My husband and I actually managed to have a .conversation the other night, tucked somewhere between picking up one child at gymnastics and arguing with the other about getting off the computer. "I'm discovering something about aging," he said. "The older I get, the calmer I get. I'm confident that I can handle the big stuff." His view was in sharp contrast to mine. As I get older, I'm becoming less serene, more, shall we say, a tad neurotic? It's not that I lack confidence in my ability to handle the big stuff. It's the realization that there's SO MUCH BIG STUFF!
I used to look at older drivers and feel superior to them. Why do they drive so slowly, I wondered. Can they not see other drivers? Are their reflexes slower? What pains in the butt, I thought as I'd smugly dart past their little grey heads which could barely see over the dashboard. I never gave a second thought to the fact that one day I'd be older. Now, as I inch closer to their ages (I'm guessing most of them were 70+), I understand why, perhaps, they drive so slowly. No, they cannot see and hear as well as they used to. Yes, their reflexes are slower. But maybe they're also aware of the sound metal makes as it collides with concrete. They may know the horror of screams as vehicles hit each other and bodies smack with an unanticipated force. Clearly they're doing something that many people on the road forget: driving carefully with the realization that being in control of several tons of metal containing your life and, sometimes, the lives of others is an awesome (and I do mean AWEsome) responsiblity.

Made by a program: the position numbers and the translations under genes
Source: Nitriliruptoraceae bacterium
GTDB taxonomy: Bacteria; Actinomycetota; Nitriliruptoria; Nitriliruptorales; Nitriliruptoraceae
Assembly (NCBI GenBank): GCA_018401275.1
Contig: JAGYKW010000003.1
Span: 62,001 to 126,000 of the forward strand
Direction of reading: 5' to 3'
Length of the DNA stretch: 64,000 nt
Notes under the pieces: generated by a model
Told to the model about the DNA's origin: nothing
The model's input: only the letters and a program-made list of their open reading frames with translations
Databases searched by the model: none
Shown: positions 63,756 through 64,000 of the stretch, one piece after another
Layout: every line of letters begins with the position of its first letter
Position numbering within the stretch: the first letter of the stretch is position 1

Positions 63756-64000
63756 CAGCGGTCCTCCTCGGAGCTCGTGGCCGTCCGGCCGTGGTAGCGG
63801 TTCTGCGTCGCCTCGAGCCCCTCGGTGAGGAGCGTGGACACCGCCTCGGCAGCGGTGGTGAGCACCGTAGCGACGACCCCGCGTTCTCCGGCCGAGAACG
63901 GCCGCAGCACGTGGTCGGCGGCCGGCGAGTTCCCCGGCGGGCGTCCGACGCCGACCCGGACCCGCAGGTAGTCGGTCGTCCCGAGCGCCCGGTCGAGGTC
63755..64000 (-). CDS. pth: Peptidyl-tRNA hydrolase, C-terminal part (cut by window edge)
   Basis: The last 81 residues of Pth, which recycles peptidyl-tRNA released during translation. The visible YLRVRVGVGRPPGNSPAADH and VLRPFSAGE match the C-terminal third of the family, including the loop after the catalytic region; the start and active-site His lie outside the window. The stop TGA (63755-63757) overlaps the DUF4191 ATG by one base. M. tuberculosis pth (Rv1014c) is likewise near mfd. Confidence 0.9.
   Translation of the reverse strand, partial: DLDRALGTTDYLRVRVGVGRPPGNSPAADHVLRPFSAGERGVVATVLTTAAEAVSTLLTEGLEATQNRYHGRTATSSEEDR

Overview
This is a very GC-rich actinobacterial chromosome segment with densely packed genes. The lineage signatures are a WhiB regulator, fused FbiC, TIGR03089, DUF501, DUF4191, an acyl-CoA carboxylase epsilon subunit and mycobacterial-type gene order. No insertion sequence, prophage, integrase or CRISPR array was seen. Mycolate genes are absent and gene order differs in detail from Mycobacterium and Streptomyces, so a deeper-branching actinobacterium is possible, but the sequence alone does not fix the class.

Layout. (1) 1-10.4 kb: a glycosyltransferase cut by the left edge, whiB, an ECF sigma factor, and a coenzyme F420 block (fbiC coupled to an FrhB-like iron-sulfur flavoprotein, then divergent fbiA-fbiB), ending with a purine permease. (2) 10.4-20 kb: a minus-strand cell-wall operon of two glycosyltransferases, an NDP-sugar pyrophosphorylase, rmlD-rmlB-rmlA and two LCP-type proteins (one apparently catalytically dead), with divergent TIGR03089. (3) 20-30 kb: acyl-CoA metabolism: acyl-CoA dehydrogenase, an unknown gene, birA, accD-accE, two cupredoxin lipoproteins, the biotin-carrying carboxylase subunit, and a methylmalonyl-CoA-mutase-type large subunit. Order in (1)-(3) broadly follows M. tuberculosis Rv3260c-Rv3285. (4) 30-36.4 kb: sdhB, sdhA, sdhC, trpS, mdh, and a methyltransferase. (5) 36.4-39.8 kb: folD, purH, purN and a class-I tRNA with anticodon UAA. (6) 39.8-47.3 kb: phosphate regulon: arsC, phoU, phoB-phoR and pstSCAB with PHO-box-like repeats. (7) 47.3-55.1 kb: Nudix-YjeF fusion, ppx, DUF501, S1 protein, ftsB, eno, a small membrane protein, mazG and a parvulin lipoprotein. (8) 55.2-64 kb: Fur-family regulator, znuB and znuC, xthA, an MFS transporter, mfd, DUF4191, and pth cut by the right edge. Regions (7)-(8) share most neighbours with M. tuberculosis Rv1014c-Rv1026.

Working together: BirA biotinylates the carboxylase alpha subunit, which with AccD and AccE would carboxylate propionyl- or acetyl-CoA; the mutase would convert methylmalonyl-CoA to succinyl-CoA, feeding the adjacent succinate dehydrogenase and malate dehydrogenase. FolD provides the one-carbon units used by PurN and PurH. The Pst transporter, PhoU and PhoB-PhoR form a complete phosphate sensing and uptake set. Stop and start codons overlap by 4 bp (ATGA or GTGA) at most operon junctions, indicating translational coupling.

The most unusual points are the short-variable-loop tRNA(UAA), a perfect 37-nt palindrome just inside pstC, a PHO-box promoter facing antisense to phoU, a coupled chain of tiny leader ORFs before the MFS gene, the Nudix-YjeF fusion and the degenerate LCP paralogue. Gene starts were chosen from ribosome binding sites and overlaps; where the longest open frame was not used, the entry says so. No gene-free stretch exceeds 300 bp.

That's big stuff. I am also cognizant of other facts like little germs can cause big problems, cautiousness does not always prevent disasters, and bad stuff happens to good people. Sure, preparation may not stop catastrophes, but it can help.
Two years ago, my state was hit by a freak snowstorm that left us without power for five days. There was little warning from the media and honestly, we NEVER expected that amount of snow. It was a difficult experience that left me jittery about the weather. But the following year, when Hurricane Sandy hit, my decidely neurotic tendencies proved advantageous. I remembered what we'd lacked the previous year and learned from it. I made sure we had the supplies we needed. Sure, I was a little nutty, but memories of the previous year prompted me to get a large cooler, cook all the food I could before the storm hit so we'd have provisions, and charge our computers and smartphones. My husband dragged out the generator he'd bought earlier that summer while the prices were low. Despite losing power, this time, for six days, we were okay.
Having a sense of how much Big Stuff is out there has made me appreciate the present much more. I've seen houses crushed, know people who lost everything in the blink of an eye. Iheld my children close in the basement of my home, and prayed as Sandy roared overhead. I've learned from it. I've lived through car accidents and hear, in my head, the crunch of metal when I see other drivers do stupid things on the road. If my eyes and ears start to fail, I have no doubt that I'll drive as cautiously as the old people I encounter. And I pray I have the confidence that my husband has that I'll be able to handle the Big Stuff ahead.
Stay tuned for my next post when I'll talk about some of the strategies and products that helped us through Hurricane Sandy.